top of page

5 Things I Wish They Taught Us In Art School

Updated: May 17

5 Things I Wish They Taught Us In Art School

Since I graduated in 2016, I've been meaning to sit down and write down some of the things I've learned in the time since then that I really wish I had learned about before graduation. Speaking to other graduates from the past few years, it seems not a lot has changed. This is especially true for those of us that jumped straight into freelancing post college. Comparing notes with someone who went to an on-site school vs my mostly online education, many of the complaints remain the same.

Let me know in the comments below if you agree or disagree, and if there's anything else you wish had been included in your higher education to prepare you for the future!


For a lot of graphic designers, artists, and illustrators, being able to create additional means of income outside of client projects is essential. It can create a buffer when booking is slow, clients are behind on their payments, or you just need a little extra to pay the bills. There are many different ways to create passive income, like; selling art, teaching art, selling e-books, selling apparel and home goods featuring your own work, and more. This was never mentioned in any of my classes in school, but it is now an important part of how I make enough money to be independent as a designer.

5 Things I Wish They Taught Us In Art School


Having a strong social media presence can be just as important as having an online portfolio. Social media pages can be very beneficial - you can be discovered through your work you've shared online and a potential client or customer may be encouraged to follow you, share you, or contact you. In this day and age everyone knows what social media is, but not everyone is social media savvy. I look back and wish we'd had the opportunity to learn about social media more, how to start a professional social media profile, how important the branding of that is, and ways to post to attract attention/get found online.


Easily one of the top three things I attribute my success to is customer service. I cannot emphasis enough how that can make or break a relationship with a client or customer right in the beginning. I never got to practice interacting with anyone professionally while in school. One thing that I believe would help a lot of students is having the opportunity "role-play" scenarios where they could practice communicating professionally, asking the right questions and delivering the right answers, and learn how to manage tough client situations. Designers should be able to see things from both perspectives, as the one doing the work and the one requesting the work.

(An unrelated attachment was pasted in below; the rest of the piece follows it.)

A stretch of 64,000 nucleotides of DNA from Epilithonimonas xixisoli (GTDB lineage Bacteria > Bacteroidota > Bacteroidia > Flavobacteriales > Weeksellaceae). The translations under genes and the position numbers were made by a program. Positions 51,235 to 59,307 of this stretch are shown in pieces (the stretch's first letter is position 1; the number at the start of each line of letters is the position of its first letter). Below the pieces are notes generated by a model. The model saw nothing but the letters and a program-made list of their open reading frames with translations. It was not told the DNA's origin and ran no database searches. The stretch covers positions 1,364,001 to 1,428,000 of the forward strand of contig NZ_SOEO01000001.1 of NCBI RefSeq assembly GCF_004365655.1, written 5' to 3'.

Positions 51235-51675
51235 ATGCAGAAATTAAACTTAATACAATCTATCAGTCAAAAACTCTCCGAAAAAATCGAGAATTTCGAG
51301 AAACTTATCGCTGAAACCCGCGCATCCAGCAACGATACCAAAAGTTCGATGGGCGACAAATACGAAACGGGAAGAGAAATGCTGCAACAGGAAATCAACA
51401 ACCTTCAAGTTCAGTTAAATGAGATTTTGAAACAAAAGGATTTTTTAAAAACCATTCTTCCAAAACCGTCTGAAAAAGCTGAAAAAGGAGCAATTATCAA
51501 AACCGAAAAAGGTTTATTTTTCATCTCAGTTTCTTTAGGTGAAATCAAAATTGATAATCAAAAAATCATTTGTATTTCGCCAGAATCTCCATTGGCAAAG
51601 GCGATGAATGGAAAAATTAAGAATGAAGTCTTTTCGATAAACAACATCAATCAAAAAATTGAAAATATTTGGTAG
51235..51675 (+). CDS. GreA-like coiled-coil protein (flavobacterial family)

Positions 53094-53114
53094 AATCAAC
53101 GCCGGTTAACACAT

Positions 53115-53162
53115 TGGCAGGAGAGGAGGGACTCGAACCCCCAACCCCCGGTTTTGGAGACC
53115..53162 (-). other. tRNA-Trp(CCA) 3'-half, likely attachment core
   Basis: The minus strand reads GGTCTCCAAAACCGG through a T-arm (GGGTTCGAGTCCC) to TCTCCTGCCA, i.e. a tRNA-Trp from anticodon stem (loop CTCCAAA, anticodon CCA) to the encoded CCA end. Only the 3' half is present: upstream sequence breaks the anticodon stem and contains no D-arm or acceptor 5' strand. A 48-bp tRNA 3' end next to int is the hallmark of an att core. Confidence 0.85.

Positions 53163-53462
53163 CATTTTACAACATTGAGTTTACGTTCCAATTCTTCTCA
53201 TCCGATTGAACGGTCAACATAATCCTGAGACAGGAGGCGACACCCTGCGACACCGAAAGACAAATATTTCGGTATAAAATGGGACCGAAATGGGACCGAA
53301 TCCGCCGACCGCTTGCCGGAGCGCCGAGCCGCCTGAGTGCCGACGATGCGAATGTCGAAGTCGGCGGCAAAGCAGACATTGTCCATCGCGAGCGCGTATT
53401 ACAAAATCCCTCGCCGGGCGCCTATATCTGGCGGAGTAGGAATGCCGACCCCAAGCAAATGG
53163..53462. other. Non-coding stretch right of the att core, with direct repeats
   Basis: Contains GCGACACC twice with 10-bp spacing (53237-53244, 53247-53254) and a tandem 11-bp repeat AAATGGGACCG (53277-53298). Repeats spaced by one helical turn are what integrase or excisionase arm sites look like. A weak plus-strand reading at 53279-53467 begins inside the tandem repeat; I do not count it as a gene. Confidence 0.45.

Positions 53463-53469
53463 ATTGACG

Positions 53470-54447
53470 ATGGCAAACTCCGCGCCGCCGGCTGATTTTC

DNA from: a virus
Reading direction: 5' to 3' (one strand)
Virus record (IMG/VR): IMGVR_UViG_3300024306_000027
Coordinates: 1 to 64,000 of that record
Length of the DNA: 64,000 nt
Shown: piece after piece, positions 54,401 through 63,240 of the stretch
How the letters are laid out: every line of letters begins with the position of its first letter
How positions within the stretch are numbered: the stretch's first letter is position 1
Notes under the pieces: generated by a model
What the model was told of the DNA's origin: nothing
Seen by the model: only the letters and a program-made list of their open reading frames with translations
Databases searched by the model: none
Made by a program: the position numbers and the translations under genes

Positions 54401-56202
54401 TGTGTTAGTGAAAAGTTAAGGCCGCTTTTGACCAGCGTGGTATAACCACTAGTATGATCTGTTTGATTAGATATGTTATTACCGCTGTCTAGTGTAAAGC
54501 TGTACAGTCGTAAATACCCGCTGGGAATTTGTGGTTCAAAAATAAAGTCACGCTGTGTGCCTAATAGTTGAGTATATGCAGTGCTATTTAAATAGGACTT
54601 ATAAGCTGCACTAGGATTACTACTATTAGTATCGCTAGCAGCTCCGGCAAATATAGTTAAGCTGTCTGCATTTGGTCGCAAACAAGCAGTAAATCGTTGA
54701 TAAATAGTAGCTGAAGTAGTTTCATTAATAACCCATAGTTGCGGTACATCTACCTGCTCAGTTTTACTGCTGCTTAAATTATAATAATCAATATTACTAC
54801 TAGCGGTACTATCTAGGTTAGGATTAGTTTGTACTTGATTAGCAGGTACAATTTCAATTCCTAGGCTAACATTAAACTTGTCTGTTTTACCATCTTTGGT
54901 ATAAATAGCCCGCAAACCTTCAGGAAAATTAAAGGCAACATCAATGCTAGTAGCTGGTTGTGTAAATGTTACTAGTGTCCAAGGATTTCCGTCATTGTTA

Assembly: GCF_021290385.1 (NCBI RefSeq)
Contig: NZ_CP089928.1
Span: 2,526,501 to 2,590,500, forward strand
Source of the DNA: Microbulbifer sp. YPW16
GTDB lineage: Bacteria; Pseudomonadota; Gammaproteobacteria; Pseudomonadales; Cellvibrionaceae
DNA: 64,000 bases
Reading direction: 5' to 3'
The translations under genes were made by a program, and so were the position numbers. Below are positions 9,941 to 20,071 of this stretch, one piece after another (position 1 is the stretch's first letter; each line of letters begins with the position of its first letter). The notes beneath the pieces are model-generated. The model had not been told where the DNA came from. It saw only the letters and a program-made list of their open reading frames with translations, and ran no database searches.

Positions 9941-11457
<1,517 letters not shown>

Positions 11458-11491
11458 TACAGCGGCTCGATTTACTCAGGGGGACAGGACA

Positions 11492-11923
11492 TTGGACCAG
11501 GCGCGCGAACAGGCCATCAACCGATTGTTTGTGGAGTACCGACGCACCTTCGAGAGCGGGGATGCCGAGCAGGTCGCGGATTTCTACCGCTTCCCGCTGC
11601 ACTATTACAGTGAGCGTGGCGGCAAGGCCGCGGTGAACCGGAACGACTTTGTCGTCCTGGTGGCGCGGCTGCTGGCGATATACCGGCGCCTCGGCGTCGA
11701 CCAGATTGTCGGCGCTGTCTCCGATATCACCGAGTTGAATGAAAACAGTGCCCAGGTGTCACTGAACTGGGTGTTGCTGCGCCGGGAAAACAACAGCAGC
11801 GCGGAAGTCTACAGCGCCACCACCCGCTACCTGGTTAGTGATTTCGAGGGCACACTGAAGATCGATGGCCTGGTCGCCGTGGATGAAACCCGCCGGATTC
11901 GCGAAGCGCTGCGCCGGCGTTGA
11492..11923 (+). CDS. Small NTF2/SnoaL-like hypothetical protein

No matter how difficult a customer is I always try my best to be level headed and kind. You would be surprised how many work relationships can be turned around this way! Or at the very least, you'll walk away feeling better about the interaction knowing you stayed professional through the entire situation.


Looking back It's hard to believe this was never discussed at all in school. The school I went to (Art Institute of Pittsburgh) included nothing in the curriculum about contracts. It is so important to protect yourself and your work, as well as your client. It can be used to define your responsibilities, set a timeline, set your payment (and how you will be paid), who has ownership of the work, and more. There are many times in the past I wish I had a client sign a contract before agreeing to long term work. It could have saved our working relationship or saved myself time when the client didn't fulfill their end of the agreement. Having everything in writing makes expectations clear on both ends.

5 Things I Wish They Taught Us In Art School


These are all very different things to learn but all important in knowing how to properly respect ownership of other artist's designs. Sometimes it's necessary to download assets online to assist in a client project. It can be a real timesaver to purchase work from someone else, like an illustration or vector artist, rather than make it yourself from scratch. You need to know the licensing that is included in your purchase, like whether it is intended for personal or commercial use, can be used as is or needs to be modified, can be resold in any form, etc. Licensing can be very tricky and it is useful to understand what all the terms mean.

Before creating a design for a client or selling a design to a customer, you should do some research into your idea (as best as possible) online. This includes checking to make sure it hasn't been created for another competing brand as well as knowing if a design or a term hasn't already been registered. As an example, it's very popular to sell SVG graphics. Checking the United State's Patent and Trademark Office to see if a quote is registered already can save you a lot of time - otherwise later on your design may be pulled for infringement.


Get 25% OFF Your First Order With Moo
Make More Selling On Shutterstock
bottom of page